Mexican mogul Slim believes Trump’s success will be good for Mexico
Mexican billionaire Carlos Slim said on Thursday that if President-elect Donald Trump succeeds as US leader, it will be good news for Mexico, offering a more upbeat view on the outlook for a Trump government than he had previously.
Slim, a telecoms tycoon who spent several years as the world’s richest man, says he has never met Trump, but the two impresarios traded barbs during a bruising US campaign.
In October, Trump accused Slim, the top shareholder in The New York Times Co, of trying to help Democratic candidate Hillary Clinton through his stake, despite the fact that Slim’s shares have limited voting rights.
Then, a few days before the November 8 election, Slim said Trump’s plans could “destroy” the United States economy.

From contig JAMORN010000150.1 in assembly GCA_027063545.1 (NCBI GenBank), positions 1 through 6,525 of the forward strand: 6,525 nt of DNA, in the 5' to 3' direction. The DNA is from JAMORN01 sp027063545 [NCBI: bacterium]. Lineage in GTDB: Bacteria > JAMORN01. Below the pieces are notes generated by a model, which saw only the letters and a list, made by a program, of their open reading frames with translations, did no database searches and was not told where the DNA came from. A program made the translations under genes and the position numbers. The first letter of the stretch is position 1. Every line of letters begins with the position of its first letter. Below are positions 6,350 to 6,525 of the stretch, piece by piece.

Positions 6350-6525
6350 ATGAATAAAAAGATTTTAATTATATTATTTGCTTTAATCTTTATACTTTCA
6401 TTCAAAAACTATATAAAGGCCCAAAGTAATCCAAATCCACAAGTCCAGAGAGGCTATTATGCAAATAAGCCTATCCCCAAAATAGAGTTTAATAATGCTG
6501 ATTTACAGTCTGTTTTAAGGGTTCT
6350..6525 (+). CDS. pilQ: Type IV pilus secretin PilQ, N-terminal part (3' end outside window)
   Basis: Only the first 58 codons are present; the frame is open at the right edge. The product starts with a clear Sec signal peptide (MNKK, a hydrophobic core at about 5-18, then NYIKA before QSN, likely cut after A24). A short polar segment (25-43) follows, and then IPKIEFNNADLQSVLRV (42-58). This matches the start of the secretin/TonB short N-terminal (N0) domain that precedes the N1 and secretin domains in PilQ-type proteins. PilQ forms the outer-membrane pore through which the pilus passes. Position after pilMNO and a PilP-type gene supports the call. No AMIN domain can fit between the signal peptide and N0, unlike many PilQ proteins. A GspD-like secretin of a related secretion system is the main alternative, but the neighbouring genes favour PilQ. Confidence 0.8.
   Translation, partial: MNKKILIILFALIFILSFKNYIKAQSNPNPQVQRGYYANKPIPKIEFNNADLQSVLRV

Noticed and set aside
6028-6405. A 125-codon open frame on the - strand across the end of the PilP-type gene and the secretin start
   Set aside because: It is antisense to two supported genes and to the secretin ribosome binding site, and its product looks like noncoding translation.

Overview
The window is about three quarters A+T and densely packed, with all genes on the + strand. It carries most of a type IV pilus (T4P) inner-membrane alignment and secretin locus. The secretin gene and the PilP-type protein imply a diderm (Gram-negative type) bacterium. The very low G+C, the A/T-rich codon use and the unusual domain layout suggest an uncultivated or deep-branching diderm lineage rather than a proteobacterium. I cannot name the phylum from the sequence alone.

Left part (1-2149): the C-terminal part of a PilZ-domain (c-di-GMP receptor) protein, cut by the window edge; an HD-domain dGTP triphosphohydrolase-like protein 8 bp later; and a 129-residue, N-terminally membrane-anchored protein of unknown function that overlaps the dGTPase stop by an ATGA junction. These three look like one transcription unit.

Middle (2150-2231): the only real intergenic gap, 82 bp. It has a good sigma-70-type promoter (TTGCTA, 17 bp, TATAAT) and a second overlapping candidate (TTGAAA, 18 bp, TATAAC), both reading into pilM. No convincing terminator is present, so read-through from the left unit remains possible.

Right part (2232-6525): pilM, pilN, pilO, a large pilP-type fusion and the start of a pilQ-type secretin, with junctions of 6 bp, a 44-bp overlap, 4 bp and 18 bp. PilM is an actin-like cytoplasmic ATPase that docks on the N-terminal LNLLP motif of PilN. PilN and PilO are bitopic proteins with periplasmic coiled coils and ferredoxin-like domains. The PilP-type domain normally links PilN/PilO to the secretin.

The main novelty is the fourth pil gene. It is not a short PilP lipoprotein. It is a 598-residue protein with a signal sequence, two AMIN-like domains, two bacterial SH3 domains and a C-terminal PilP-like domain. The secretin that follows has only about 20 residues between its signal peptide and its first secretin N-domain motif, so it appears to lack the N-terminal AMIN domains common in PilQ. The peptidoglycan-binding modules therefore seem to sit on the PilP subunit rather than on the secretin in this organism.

In his first public comments since the election, Slim said Trump’s potential success would also be Mexico’s, arguing that a 4 per cent US growth rate and the creation of millions of jobs would benefit Latin America’s second biggest economy.
“That’s fantastic for Mexico,” Slim said at an event held by US news agency Bloomberg in Mexico City.
As a result of Trump’s victory, Mexico should turn its attention inward and invest to spur growth, he added.
Still, Slim also warned the audience about the effects of some of the protectionist measures Trump has threatened to impose, including steep tariffs on Mexican-made goods.
“To put a tax of 35 per cent on our exports will be paid by (US) consumers,” he said while speaking on a panel alongside former New York City mayor Michael Bloomberg.
Trump has said he will renegotiate or tear up a key trade deal with Mexico as well as build a massive southern border wall. He has also attacked US companies investing south of the border, battering Mexico’s peso.
“It’s not easy to build a wall, anyway they build tunnels and most people arrive by plane,” Slim joked in comments before the election, referring to drug cartels digging tunnels beneath the border to smuggle their products into the United States.